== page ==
[The WWII New Guinea Campaign in the Pacific Theater of Operations lasted from January 1942 until August 1945. In 1942 Japan invaded the Australian Territory of New Guinea (January 23) and the Territory of Papua (July 21) and overran western New Guinea, part of The Netherlands East Indies, in late March of that year. The Japanese occupation of New Guinea, north of Australia (see map below), was a strategic threat to the Allies and to Australia.]
On September 5, 1943, the Allies began an airborne operation to capture Nadzab, New Guinea. It had an important airfield which became a major Allied air base in New Guinea. The operation began with a parachute drop by the 503rd Parachute Infantry Regiment of the US Army and the Australian Army 2/4th Field Regiment. An overland route to Nadzab was taken by the Australian 2/2nd Pioneer Battalion, 2/6th Field Company, and B Company Papuan Infantry Battalion. After capturing and preparing the airfield an Allied transport plane landed the next day.
This story about Smoky and William “Bill” Wynne begins in New Guinea in 1944. Smoky’s travels with Bill during the war took her from New Guinea, to Australia, to Biak Island, to the Philippines, Okinawa, and Korea. When WWII ended Bill “smuggled” her back to the United States (US) (more on that later).
Follow Smoky and Bill’s WWII journey on the map below.
Bill Wynne was drafted in 1943. He trained with the US Army Air Force (USAAF) as a aerial photographer and attended mapping school. Bill’s unit left for Australia on a Liberty ship in December 1943 and arrived in Brisbane, Australia, later that month. On December 21, 1943, Bill with hundreds of other soldiers left Australia on the Steamship (SS) Contessa, an ironclad wooden ship, which transported them to New Guinea. He was assigned to the aerial photography laboratory of the Fifth USAAF, 26th Photographic Reconnaissance (Photo Recon) Squadron, Hollandia Airfield Complex at Nadzab, New Guinea. In April 1944 Bill was selected to fly combat as a aerial photographer.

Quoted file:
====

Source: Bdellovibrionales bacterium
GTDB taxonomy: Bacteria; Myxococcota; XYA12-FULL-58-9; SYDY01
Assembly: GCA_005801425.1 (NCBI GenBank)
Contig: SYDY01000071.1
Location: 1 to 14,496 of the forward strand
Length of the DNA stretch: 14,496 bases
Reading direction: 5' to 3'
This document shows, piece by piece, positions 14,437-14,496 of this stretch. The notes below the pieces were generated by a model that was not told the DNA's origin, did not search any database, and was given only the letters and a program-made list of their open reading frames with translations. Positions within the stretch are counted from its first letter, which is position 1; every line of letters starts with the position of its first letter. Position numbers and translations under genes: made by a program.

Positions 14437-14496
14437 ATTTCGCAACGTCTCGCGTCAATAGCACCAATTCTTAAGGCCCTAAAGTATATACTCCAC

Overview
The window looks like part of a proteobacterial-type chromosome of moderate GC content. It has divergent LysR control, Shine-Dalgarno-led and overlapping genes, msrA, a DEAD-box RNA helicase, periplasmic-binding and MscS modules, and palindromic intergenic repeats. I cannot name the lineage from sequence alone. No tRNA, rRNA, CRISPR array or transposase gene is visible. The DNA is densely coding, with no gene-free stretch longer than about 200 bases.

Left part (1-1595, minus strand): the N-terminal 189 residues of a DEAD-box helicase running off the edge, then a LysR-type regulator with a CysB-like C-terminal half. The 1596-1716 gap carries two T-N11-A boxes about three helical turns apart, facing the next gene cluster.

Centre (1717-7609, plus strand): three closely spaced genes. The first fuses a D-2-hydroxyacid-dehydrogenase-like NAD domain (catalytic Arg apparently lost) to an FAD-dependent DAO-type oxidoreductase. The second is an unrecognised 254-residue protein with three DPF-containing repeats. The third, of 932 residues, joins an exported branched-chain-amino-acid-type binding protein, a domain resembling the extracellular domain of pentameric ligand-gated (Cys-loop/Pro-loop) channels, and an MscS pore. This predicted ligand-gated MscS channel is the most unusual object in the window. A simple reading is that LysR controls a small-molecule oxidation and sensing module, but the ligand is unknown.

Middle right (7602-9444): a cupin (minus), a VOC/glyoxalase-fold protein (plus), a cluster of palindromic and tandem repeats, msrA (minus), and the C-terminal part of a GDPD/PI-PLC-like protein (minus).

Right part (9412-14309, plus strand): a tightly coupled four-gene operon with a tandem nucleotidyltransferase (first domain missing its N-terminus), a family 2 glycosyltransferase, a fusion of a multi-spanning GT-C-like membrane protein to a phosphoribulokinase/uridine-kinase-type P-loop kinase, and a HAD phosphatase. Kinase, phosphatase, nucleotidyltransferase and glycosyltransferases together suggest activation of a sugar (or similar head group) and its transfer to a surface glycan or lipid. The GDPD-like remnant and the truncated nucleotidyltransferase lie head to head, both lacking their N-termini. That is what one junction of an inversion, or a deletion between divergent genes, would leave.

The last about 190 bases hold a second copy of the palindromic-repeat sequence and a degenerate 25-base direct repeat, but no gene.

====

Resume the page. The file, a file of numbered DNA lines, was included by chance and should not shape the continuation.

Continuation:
[During WWII the 26th Photographic Reconnaissance Squadron moved from Australia to New Guinea; to Mokmer Airfield, Biak Island, The Netherlands East Indies; Lingayen Airfield, Luzon, Philippines; Kadena Airfield, Okinawa; and Kimpo Airfield, Korea.
Photo Recon planes, unescorted with no armament for protection, photographed Japanese military installations, coastal defenses, harbor facilities, and airfields to provide vital information for the planning of Allied operations.
Reconnaissance aircraft were nicknamed “Spies in the Sky.”]
In March 1944 Bill Wynne’s tentmate, Ed Downey, was driving on a primitive jungle road near Hollandia when his Jeep broke down. As he worked under the hood he heard a strange noise coming from the surrounding jungle. While investigating the sound he found a little dog scratching in the dirt at the bottom of a foxhole. He brought the dog back to the base and gave her to Hollandia Airfield mechanic, Sergeant Dare. When Bill visited Dare and saw the dog, he offered him two Australian pounds for the dog. Dare replied Bill could have the dog for three Australian pounds. Bill was debating with himself how he would care for the dog in that environment, and he left. The next day Sergeant Dare, carrying the dog with him, went to the photo lab where Bill was working and offered to sell the tiny dog to Bill for two Australian pounds, the equivalent of $6.44 in US dollars at that time. Dare said he needed the money to get back into a poker game. This time Bill, an ardent dog lover, said yes. Bill decided to call her Smoky. And so began a lifelong “partnership” between Bill Wynne and a dog named Smoky.